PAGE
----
Linchpin

 

Linchpin_cover

‘A linchpin is an unassuming piece of hardware, something you can buy for sixty-nine cents at the local hardware store. It’s not glamorous, but it’s essential. It holds the wheel onto the wagon…Every successful organisation has at least one linchpin…’

Linchpin‘ is by well-known entrepreneur and change advocate Seth Godin. In it, he gives advice about how to make yourself indispensable in your workplace and transform your career. There is no way I can remotely do justice to all the ideas in this thought-provoking tome so I have picked just a few ideas.

The premise of the book is somewhat similar to that of Dan Pink’s ‘A Whole New Mind‘, an earlier book in my reading series, in that Godin discusses in the opening chapter how the world of work has changed and that to excel in a career or even retain a job we need to stop following the rules to the letter and think differently. In both the veterinary and education spheres I’m involved in it’s definitely true, given the increased numbers of veterinary graduates competing for jobs and clinics competing for clients, and the easy access to educational materials through MOOCs and other open educational resources. We need linchpins – ‘people with a genius for finding a new answer, a new connection or a new way of getting things done.’ (p. 8) Godin then adds ‘That would be you’.

According to Godin, linchpins are not those born with exceptional talent, but instead those who have ‘decided that a new kind if work is important and trained themselves to do it. (p. 28) ‘ All jobs, regardless of their nature, are a platform for demonstrating that you are indispensable. To apply some of Godin’s words to my twin interests, ‘every interaction you have with a … customer (in a veterinary practice) is an opportunity to practice the art of interaction’ which requires emotional labour. In an educational setting, ‘Every product you make represents an opportunity to design something that has never been designed (ie a learning experience), to create an interaction unlike any other.’ When we all inevitably think “but my work is all routine boring stuff”, Godin’s reply is that ‘the challenge is to replace those tasks with rule-breaking activities instead’ by finding your own path rather than the one you are directed onto. He does later give the caveat that you shouldn’t set out to do something way outside the box because you’ll never achieve it. Rather you should (and I absolutely love this concept) ‘think along the edges of the box because that’s where…you can make an impact’, as the audience and means of production are available.

One idea that really surprised me it is Godin sees gifts as an important part of being a linchpin. A gift may be going beyond the call of duty to organise for a patient to have an appointment with an appropriate referral veterinarian.  The recipient, in this case the owner, understands that there is no ulterior motive and the act creates a bond between the clinic staff and the owner, which may persist well beyond the current moment of need. This is the act of a linchpin.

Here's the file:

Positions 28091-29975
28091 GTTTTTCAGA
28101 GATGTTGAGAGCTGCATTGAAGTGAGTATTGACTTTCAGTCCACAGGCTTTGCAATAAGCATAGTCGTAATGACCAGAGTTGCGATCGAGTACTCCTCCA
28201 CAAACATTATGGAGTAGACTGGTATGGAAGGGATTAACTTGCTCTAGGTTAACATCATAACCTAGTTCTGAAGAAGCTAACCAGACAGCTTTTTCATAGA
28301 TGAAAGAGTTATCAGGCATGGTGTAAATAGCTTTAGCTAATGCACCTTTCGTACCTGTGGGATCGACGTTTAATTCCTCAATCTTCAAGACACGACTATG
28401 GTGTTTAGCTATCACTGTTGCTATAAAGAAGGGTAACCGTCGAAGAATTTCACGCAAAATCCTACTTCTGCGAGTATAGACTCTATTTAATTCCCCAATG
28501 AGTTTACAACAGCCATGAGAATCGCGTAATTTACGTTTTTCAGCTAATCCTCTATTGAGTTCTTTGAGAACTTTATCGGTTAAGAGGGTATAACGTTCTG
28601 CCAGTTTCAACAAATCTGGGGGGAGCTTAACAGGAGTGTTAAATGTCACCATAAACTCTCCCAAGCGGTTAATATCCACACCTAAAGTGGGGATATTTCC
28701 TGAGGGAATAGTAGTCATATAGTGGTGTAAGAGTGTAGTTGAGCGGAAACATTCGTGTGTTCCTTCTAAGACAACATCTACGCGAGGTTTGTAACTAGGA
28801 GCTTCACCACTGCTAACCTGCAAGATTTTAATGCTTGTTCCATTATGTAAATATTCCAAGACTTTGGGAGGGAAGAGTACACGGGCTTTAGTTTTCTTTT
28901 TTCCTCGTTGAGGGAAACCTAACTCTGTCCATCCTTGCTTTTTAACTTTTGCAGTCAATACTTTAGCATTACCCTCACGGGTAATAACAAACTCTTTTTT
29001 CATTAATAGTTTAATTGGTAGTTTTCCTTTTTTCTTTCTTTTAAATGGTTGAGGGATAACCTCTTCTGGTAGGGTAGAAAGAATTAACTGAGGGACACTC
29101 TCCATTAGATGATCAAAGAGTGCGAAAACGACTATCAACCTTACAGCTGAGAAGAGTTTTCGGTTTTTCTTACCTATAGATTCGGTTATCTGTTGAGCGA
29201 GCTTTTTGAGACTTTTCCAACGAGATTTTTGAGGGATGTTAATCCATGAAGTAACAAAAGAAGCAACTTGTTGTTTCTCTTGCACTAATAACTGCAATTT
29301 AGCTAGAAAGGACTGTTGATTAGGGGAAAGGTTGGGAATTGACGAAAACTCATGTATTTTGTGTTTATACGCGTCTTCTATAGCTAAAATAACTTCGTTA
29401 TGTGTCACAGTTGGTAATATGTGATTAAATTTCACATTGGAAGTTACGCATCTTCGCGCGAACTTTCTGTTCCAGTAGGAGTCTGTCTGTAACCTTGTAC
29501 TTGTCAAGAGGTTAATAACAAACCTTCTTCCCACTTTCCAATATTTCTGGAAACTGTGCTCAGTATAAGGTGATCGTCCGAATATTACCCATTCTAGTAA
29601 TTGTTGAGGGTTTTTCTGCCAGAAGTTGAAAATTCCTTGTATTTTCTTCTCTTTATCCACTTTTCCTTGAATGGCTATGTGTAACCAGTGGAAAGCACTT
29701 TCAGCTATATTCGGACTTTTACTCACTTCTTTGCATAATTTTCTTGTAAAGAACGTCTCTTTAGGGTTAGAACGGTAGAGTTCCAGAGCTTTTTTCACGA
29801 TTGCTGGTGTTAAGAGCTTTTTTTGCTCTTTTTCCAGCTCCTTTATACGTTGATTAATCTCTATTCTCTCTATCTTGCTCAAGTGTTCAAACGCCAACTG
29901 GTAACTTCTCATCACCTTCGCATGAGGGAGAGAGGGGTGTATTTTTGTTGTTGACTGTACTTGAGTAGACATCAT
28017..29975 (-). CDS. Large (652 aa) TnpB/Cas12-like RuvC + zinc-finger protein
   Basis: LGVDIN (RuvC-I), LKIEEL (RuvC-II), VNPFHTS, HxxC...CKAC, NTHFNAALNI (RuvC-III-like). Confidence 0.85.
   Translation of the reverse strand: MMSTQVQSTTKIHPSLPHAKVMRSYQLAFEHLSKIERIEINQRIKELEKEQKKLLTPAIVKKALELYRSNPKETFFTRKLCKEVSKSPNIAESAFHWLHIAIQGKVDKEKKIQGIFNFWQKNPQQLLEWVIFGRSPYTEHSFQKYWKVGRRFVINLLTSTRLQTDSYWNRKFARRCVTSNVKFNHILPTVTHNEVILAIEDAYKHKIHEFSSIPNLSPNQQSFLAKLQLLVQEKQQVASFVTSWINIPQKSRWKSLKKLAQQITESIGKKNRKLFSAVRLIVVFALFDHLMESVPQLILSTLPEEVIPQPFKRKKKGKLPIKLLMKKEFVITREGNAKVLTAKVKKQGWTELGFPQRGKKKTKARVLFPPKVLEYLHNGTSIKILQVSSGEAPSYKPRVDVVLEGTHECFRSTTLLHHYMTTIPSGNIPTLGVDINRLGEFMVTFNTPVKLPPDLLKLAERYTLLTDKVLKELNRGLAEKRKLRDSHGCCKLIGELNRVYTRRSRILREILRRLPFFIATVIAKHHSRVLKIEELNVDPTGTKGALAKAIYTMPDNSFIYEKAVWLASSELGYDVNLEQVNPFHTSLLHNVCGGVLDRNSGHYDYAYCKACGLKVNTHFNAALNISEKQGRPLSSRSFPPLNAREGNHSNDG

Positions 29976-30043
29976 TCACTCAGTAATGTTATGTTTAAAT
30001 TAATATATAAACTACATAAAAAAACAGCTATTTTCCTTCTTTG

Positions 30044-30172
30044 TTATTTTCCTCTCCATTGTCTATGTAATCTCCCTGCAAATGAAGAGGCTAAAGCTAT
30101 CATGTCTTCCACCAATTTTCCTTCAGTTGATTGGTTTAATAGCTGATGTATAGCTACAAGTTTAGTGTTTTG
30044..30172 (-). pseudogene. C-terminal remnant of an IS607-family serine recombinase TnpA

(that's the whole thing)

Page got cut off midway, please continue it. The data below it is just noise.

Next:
A long chapter is devoted to the concept of ‘the resistance’ – the reason why many of us shy away from taking the risk of being noticed or possibly criticised. We’ve all experienced that moment of knowing we should do something but been too afraid to follow through. I’m ashamed when I think of some of the situations when fear stopped me acting in the way I should have. Godin refers to it as the ‘lizard brain’, a relatively primitive part of the human brain which controls some deeply instinctual feelings and behaviours such as fear and revenge. He has many examples of when the resistance stops you from doing something and how you might manage it. One of them is to set yourself tight deadlines and stick to them, regardless of whether the work is as perfect as you would like. While you are sprinting to get the work done, you won’t have time to feel the fear.

My takeaways from the book are that I can become a linchpin if  I choose to, that it will take courage to overcome the fear of doing things differently (this is the part I will find the hardest) and that I will have to exert emotional labour to go the extra mile and become indispensable. I’m going to choose that path and see where it takes me. What about you? Or are you already a linchpin?

 

Advertisements

About rebekahmcbrown

I am a veterinarian with a special interest in instructional design and developing eLearning in the veterinary and medical areas. I write teaching materials for both face-to-face and online learning as well as writing and editing articles.
This entry was posted in Uncategorized and tagged , , , , . Bookmark the permalink.

One Response to Linchpin

  1. lookinforwork says:

    There are many that would love to create jobs at the moment: the Greeks, the Spanish, in fact most of the EU, Africans, and the unemployed veterinarians. Something magical is needed.

Leave a Reply

Fill in your details below or click an icon to log in:

WordPress.com Logo

You are commenting using your WordPress.com account. Log Out / Change )

Twitter picture

You are commenting using your Twitter account. Log Out / Change )

Facebook photo

You are commenting using your Facebook account. Log Out / Change )

Google+ photo

You are commenting using your Google+ account. Log Out / Change )

Connecting to %s